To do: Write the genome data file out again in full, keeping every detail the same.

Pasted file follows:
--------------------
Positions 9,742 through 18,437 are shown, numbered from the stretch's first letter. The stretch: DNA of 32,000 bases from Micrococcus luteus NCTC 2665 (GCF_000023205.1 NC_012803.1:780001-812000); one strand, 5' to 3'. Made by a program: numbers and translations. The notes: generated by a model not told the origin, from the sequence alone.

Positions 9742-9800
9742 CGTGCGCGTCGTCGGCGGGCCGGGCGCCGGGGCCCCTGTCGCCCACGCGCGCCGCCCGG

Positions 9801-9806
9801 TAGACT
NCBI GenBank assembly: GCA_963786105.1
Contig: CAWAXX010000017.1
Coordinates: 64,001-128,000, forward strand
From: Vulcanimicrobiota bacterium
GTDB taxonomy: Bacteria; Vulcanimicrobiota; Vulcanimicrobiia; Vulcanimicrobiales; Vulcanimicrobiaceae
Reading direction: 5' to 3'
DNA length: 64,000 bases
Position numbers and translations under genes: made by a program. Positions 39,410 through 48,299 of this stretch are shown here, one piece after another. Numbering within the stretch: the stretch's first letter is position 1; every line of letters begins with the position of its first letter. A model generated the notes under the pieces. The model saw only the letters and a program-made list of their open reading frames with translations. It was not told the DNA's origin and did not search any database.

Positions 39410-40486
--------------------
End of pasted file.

Positions 9,742 through 18,437 are shown, numbered from the stretch's first letter. The stretch: DNA of 32,000 bases from Micrococcus luteus NCTC 2665 (GCF_000023205.1 NC_012803.1:780001-812000); one strand, 5' to 3'. Made by a program: numbers and translations. The notes: generated by a model not told the origin, from the sequence alone.

Positions 9742-9800
9742 CGTGCGCGTCGTCGGCGGGCCGGGCGCCGGGGCCCCTGTCGCCCACGCGCGCCGCCCGG

Positions 9801-9806
9801 TAGACT
NCBI GenBank assembly: GCA_963786105.1
Contig: CAWAXX010000017.1
Coordinates: 64,001-128,000, forward strand
From: Vulcanimicrobiota bacterium
GTDB taxonomy: Bacteria; Vulcanimicrobiota; Vulcanimicrobiia; Vulcanimicrobiales; Vulcanimicrobiaceae
Reading direction: 5' to 3'
DNA length: 64,000 bases
Position numbers and translations under genes: made by a program. Positions 39,410 through 48,299 of this stretch are shown here, one piece after another. Numbering within the stretch: the stretch's first letter is position 1; every line of letters begins with the position of its first letter. A model generated the notes under the pieces. The model saw only the letters and a program-made list of their open reading frames with translations. It was not told the DNA's origin and did not search any database.

Positions 39410-40486